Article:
Sjolander Road Fellowship




Declaring the God of Unconditional Love

opposition to evil

 

A basic tenet of religion in America and consequently of our culture is the existence of a never ending struggle against the forces of evil. These forces are generally represented as being Satan and his followers. In our culture the forces of evil often include other national groups, a certain political party, criminals, or just outsiders in general. An oft quoted aphorism is that of Edmund Burke to the effect that all it takes for evil to prevail is for good men to do nothing. This is the standard clarion call for you and me as good men to stand up and fight the good fight. Whatever evil is, it is always out there. It is external to me and us. Evil exists with others, so resistance always involves the application of coercive measures directed away from me and toward someone else. This constant conflict adds just the purpose to my life which my sense of self requires. It’s the ultimate game or competition, one whose outcome, according to prevailing theology, is certain, despite its apparently endless nature.

 

Did Jesus call me to oppose evil in others? To ostracize, imprison, calumniate, or eliminate. Was Jesus just a “one upper” of the old Mosaic approach to righteousness? If this is, in fact, true, then Jesus came, did the Father’s bidding, and mankind is right where they were before, dealing with its own destructive behavior by force of will. First, the individual is called upon to straighten their own life out by repentance, turning away from their personal evil. Then that individual is mandated to correct the evil in the rest of us by opposition, which really implies the use of force. Thus we have the theological basis for the cultural preoccupation with conflict.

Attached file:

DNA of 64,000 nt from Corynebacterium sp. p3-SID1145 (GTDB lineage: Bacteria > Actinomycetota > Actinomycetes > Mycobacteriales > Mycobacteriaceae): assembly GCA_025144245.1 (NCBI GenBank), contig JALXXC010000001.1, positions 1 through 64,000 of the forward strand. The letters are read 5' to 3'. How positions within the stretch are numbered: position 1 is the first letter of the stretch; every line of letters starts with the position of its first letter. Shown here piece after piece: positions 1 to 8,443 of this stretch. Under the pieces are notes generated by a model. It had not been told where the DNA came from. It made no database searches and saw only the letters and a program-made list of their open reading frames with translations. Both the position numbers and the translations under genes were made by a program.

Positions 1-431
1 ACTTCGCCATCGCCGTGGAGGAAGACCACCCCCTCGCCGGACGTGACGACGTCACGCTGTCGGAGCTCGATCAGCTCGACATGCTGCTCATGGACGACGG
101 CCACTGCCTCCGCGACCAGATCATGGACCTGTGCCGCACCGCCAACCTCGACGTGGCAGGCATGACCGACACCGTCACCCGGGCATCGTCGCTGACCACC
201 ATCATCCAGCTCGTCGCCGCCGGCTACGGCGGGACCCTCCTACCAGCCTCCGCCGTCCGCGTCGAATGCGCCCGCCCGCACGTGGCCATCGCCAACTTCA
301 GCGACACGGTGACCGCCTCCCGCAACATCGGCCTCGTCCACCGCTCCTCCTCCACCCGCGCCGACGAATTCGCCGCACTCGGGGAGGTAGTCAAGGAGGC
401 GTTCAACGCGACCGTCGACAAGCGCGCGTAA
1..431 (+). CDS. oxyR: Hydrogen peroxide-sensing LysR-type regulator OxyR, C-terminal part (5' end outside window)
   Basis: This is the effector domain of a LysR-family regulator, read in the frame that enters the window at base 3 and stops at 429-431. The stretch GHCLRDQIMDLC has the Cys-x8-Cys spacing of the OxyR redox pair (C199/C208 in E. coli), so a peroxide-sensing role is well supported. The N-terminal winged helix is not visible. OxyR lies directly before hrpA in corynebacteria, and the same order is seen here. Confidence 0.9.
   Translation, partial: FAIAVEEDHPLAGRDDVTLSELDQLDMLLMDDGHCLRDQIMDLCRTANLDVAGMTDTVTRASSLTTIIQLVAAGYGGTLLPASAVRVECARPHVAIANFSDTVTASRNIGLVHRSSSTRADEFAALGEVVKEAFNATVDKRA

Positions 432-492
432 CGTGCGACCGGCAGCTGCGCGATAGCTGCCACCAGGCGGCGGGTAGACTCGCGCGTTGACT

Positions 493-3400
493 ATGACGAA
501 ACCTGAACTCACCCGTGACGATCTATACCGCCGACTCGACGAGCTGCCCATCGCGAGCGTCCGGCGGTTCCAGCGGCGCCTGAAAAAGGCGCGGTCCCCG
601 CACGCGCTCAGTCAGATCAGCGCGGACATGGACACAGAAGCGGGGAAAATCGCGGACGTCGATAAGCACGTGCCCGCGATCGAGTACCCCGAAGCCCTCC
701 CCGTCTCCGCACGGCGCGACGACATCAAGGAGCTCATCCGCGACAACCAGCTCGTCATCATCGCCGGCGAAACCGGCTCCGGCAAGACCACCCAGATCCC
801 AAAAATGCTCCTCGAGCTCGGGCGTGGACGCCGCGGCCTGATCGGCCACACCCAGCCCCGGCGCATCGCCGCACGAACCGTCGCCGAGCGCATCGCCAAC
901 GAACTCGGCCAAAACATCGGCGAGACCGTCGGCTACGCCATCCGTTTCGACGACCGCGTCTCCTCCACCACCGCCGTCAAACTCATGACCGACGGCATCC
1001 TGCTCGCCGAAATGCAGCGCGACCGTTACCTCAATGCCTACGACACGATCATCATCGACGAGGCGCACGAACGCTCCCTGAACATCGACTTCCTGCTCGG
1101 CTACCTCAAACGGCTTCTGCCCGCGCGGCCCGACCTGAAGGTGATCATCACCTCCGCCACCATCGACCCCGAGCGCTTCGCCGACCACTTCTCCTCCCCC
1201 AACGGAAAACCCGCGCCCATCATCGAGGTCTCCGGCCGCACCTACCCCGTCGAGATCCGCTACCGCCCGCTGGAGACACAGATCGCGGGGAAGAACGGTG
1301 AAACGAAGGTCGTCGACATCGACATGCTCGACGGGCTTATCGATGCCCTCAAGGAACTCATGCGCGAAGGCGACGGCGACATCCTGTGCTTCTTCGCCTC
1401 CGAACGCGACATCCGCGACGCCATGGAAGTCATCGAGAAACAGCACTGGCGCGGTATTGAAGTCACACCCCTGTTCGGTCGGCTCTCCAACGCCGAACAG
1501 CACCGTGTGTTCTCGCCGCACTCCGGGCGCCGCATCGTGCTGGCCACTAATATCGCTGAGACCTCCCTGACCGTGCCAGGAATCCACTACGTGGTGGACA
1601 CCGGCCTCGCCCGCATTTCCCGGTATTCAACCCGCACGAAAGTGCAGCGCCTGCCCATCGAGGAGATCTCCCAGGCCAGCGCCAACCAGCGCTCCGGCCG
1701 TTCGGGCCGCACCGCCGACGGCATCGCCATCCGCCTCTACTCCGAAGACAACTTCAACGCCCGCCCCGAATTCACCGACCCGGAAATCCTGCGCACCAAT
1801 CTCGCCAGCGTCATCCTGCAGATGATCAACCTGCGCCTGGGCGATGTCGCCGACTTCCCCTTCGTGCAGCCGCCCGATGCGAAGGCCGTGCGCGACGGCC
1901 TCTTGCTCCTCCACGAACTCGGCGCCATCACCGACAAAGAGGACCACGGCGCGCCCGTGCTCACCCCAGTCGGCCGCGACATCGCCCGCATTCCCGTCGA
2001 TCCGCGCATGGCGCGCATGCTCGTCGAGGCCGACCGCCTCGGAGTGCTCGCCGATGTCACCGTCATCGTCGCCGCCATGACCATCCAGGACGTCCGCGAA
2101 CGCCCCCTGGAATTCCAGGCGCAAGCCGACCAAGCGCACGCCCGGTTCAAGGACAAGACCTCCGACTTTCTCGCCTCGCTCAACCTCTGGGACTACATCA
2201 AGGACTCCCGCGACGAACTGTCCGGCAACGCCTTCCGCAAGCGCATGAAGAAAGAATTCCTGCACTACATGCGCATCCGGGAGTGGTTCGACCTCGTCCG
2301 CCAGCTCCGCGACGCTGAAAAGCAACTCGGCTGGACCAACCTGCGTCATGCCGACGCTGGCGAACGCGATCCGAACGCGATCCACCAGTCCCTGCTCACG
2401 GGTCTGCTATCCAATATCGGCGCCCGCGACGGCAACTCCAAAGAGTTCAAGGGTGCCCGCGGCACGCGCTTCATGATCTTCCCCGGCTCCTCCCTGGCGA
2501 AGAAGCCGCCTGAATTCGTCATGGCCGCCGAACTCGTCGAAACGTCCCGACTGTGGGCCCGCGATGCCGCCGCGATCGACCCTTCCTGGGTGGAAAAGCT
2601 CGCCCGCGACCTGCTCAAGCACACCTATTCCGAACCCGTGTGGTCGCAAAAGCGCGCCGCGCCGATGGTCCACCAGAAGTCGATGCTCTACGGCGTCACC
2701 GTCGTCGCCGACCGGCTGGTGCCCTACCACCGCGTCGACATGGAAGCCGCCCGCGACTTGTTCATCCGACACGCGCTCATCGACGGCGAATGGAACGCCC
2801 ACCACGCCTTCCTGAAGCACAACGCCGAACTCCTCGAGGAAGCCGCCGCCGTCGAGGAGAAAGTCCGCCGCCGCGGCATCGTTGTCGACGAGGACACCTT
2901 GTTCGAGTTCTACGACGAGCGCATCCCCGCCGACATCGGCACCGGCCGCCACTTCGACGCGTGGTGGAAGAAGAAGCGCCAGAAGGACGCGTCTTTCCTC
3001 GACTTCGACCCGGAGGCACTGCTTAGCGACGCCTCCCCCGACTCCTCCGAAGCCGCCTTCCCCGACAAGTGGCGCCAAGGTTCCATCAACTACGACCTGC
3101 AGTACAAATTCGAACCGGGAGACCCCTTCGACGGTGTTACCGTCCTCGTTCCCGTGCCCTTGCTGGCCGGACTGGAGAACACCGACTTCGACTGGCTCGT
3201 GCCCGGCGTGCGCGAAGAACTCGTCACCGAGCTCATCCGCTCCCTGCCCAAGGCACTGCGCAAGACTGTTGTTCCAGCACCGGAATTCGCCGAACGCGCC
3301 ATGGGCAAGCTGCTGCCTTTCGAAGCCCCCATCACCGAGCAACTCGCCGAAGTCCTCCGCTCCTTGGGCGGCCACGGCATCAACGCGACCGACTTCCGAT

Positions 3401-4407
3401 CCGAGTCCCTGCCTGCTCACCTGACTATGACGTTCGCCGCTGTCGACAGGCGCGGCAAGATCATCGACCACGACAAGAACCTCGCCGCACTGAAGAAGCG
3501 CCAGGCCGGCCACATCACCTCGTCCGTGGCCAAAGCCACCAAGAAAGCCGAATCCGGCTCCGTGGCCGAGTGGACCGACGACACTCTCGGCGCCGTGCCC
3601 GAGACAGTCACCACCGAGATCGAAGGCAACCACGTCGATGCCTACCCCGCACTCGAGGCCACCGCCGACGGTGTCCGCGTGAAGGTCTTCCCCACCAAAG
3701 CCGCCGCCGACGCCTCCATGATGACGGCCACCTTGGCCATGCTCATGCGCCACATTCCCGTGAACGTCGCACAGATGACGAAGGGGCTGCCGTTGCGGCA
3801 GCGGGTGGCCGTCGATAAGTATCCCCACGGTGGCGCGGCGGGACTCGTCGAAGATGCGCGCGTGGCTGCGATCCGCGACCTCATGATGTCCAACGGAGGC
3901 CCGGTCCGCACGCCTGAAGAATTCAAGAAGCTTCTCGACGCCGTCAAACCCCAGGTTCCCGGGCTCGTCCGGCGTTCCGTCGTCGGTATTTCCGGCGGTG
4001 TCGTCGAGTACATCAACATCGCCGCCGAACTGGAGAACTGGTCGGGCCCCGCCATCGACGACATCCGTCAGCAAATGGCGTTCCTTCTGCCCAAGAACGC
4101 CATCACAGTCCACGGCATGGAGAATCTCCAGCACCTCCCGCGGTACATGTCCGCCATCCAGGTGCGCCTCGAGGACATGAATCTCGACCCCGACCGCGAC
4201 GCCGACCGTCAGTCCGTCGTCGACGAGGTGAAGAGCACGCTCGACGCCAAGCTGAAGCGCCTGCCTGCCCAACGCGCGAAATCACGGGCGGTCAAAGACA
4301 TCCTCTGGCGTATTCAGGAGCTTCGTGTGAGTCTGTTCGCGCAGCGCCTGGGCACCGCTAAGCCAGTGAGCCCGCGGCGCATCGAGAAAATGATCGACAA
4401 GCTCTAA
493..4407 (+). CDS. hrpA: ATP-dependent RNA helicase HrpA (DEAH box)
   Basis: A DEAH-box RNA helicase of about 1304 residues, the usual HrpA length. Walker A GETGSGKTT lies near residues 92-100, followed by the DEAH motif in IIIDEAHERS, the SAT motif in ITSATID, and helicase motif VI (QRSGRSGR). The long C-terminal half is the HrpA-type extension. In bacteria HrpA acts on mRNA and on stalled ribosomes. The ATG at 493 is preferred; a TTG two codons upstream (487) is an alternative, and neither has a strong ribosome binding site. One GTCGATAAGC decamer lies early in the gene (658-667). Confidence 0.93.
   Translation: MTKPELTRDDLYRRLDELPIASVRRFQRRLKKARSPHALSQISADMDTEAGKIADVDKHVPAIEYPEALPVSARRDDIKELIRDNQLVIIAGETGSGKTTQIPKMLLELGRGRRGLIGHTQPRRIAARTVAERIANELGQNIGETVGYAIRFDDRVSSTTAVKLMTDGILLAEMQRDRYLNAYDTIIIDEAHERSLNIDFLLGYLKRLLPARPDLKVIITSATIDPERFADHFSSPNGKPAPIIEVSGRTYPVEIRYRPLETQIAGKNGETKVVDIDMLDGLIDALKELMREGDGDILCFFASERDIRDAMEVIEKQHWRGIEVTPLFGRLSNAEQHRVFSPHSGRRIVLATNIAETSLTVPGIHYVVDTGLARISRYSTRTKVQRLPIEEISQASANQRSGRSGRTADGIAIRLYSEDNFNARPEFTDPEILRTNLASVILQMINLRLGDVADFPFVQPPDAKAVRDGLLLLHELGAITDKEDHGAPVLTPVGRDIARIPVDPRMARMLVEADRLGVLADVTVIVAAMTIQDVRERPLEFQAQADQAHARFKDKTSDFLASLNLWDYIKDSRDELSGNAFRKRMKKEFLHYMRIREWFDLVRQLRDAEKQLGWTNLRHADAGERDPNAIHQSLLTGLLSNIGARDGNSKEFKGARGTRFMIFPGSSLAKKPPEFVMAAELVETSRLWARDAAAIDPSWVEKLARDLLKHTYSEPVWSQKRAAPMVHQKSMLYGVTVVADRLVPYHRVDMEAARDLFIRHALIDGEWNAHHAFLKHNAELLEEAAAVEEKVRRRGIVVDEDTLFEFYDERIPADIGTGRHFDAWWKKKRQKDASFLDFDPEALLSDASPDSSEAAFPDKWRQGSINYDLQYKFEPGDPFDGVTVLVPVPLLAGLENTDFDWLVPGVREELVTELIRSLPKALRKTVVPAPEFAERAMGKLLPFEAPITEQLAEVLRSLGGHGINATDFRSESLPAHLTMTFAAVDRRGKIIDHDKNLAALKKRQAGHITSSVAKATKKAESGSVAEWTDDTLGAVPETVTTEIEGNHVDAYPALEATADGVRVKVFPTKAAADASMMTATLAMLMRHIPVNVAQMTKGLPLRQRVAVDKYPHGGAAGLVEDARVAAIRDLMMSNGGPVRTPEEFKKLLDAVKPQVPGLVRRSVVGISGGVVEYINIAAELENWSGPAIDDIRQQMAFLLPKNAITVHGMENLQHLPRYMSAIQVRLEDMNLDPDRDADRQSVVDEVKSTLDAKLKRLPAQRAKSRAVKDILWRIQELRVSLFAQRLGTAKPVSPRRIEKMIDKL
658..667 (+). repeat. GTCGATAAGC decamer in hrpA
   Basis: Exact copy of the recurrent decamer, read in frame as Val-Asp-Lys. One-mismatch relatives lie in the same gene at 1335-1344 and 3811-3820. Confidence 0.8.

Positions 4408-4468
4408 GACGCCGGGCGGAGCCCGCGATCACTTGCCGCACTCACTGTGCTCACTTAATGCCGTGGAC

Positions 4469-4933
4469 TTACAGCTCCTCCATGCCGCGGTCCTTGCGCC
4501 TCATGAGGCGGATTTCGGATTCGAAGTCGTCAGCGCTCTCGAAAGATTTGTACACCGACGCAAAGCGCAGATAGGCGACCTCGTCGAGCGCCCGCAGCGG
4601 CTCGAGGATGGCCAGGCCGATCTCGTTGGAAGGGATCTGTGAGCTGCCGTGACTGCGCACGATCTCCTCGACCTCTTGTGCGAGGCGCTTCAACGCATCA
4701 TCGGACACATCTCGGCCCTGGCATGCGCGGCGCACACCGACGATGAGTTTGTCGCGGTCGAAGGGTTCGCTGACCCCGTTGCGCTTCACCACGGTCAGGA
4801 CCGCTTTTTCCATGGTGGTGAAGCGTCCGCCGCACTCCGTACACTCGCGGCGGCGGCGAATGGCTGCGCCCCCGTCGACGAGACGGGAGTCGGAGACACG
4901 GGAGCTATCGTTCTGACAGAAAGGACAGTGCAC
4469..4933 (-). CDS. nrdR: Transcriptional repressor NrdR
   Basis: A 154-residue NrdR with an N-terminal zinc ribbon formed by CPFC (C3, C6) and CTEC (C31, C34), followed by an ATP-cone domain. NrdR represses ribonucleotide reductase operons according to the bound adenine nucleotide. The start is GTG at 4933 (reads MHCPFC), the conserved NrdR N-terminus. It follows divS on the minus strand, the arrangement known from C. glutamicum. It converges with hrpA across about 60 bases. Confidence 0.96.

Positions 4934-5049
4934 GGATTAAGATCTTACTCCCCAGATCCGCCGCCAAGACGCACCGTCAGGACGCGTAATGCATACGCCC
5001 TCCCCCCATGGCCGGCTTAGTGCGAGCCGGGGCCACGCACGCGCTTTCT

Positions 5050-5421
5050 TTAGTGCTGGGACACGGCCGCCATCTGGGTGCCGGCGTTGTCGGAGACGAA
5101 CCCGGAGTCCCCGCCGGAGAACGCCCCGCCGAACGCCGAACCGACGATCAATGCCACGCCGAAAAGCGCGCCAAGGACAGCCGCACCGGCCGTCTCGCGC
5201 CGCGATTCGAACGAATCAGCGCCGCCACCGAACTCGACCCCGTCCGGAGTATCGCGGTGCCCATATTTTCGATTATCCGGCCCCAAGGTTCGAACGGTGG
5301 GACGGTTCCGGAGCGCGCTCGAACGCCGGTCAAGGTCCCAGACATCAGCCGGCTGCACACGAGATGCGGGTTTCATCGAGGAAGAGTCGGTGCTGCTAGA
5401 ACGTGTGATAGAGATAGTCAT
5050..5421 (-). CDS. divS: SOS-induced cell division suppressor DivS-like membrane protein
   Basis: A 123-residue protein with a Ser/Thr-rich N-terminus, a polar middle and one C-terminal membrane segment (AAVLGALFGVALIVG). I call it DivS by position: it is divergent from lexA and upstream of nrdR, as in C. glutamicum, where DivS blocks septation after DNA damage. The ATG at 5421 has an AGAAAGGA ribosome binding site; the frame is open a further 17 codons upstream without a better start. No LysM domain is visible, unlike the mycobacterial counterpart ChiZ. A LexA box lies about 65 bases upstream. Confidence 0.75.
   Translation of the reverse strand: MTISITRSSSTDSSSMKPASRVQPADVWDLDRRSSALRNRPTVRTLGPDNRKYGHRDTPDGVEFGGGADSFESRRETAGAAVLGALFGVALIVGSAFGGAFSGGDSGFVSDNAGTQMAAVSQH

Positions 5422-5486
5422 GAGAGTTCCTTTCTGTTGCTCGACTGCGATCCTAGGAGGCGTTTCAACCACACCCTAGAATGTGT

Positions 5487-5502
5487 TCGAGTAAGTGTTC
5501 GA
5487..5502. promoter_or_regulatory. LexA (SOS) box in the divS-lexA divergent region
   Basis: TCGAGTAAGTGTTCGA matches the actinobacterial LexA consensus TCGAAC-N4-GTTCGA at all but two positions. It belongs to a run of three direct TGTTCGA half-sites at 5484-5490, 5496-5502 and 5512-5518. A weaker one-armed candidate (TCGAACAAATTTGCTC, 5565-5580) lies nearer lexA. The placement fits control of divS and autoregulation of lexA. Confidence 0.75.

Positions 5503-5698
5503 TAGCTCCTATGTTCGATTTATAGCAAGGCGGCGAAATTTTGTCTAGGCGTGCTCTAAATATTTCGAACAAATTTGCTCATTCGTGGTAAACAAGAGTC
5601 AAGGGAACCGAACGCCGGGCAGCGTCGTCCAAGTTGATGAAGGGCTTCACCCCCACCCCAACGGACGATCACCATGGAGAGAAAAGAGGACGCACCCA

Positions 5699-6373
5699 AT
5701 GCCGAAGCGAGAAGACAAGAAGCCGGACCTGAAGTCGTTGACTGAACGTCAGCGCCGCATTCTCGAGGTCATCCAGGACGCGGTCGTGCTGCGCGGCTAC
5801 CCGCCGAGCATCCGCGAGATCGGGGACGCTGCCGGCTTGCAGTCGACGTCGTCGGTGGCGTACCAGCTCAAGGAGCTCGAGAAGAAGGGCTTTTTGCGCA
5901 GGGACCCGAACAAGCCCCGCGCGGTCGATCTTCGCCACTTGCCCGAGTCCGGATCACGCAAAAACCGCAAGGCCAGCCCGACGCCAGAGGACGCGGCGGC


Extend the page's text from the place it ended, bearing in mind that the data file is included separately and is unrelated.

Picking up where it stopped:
Can I correct what I perceive as evil in others? Do I control the behavior of another person? Should I be able to control their behavior? Is that what God expects of me? Many blindly assume that the answer to each of these questions is yes, but is that so?

 

Upon reflection, many would likely admit that they can only control their own actions and then only in a limited way. Much that we do and say is an inbred, knee jerk reaction, imbedded in our behavior pattern by long habit. To that extent, most would probably admit that they don’t even have good control over their own behavior. It just happens, all too often.

 

That being the case, why does our supposed need to resist the behaviors of others go unchallenged? Has my opposition to perceived evil or that of anyone else really made a lasting impact on the existence of evil? One thing that obviously happens, when I obsess over the evil outside of me, is that I ignore the one source of evil which I can reasonably address, my own. Of course, our ego loves anything that focuses attention away from me and my shortcomings. This is the real reason why opposing evil outside of me and mine is so alluring. It provides endless purpose and makes me feel superior.

 

Yes, Jesus called me to oppose evil, but not in the form or manner in which the church proclaims and our culture glories. He called me to oppose the evil which bubbles up in my own mind, making me the arbitrator and enforcer of rightness for everybody else. I have been called to a new way of thinking, incorporating the mind of Christ, not to a more rigid law code and a personal responsibility to demand compliance from my fellowman.